At the end of last year, I conducted a podcast interview with Sofi, an anarchist compañera from Mexico City deeply involved in solidarity work with anarchist prisoners in Mexico. The interview covers a lot of ground, discussing various prisoners, conditions inside Mexican prisons, and the incredible autonomous organizing prisoners and their supporters are carrying out on both the inside and outside. The translated transcript has been made into a zine. Check it out here.

 


Last month, the anthology Rebellious Mourning: The Collective Work of Grief, edited by Cindy Milstein, was published by AK Press. As they describe it:

We can bear almost anything when it is worked through collectively. Grief is generally thought of as something personal and insular, but when we publicly share loss and pain, we lessen the power of the forces that debilitate us, while at the same time building the humane social practices that alleviate suffering and improve quality of life for everyone. Addressing tragedies from Fukushima to Palestine, incarceration to eviction, AIDS crises to border crossings, and racism to rape, the intimate yet tenacious writing in this volume shows that mourning can pry open spaces of contestation and reconstruction, empathy and solidarity.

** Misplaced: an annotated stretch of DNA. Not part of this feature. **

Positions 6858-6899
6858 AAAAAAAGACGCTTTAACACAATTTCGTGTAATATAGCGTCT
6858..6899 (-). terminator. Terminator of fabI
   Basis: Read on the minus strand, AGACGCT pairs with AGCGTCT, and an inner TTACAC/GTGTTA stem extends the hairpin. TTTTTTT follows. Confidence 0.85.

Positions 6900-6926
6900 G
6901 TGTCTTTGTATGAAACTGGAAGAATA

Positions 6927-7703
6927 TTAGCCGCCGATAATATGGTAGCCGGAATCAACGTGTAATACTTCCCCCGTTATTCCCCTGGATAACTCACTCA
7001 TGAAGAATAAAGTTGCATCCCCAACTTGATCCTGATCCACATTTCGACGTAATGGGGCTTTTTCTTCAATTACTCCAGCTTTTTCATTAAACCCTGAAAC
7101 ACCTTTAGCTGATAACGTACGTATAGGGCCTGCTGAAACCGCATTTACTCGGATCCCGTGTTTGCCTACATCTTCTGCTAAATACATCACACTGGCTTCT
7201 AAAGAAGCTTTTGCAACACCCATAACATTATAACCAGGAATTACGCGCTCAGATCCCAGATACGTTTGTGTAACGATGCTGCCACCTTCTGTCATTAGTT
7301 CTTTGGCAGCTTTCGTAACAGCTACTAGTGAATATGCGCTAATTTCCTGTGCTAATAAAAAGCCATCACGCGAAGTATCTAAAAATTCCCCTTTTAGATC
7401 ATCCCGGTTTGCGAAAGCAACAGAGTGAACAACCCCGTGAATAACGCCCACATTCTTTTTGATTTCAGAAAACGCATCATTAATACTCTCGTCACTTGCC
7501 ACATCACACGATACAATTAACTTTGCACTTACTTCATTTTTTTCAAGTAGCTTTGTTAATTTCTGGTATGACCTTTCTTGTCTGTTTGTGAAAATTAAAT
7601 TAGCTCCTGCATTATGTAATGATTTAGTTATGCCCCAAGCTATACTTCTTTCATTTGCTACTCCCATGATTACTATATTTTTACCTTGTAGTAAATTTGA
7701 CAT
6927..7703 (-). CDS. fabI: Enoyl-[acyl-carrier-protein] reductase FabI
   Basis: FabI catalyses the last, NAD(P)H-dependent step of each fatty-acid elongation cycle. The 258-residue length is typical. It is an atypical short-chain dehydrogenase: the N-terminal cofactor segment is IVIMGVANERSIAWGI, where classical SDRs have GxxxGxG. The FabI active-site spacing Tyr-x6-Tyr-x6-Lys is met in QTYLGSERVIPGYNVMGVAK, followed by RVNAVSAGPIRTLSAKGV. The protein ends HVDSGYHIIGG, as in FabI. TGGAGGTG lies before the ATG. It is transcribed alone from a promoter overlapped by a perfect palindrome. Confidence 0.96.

With each passing day, it feels like a volume such as this is increasingly necessary and urgent. Alongside powerful works addressing a variety of subjects, both inspiring and heartrending, I’m honored to have a few words of my own included that introduce the translation of a letter by Mirtha Luz Pérez Robledo. The letter was written on the one-year anniversary of the murder of her daughter, social justice organizer Nadia Vera. Nadia was killed along with four others in 2015, in all likelihood by the state, in what is known as the Narvarte Massacre. Mirtha’s words weave an aching portrait of personal and collective loss within a context of pervasive injustice and impunity. I encourage readers to pick up a copy of the book in order to engage with them and the other resonant contributions found within.

The Earthquake of Our Struggle for Our 43 Children

Originally posted on It’s Going Down

Via Radio Zapatista
Translated by Scott Campbell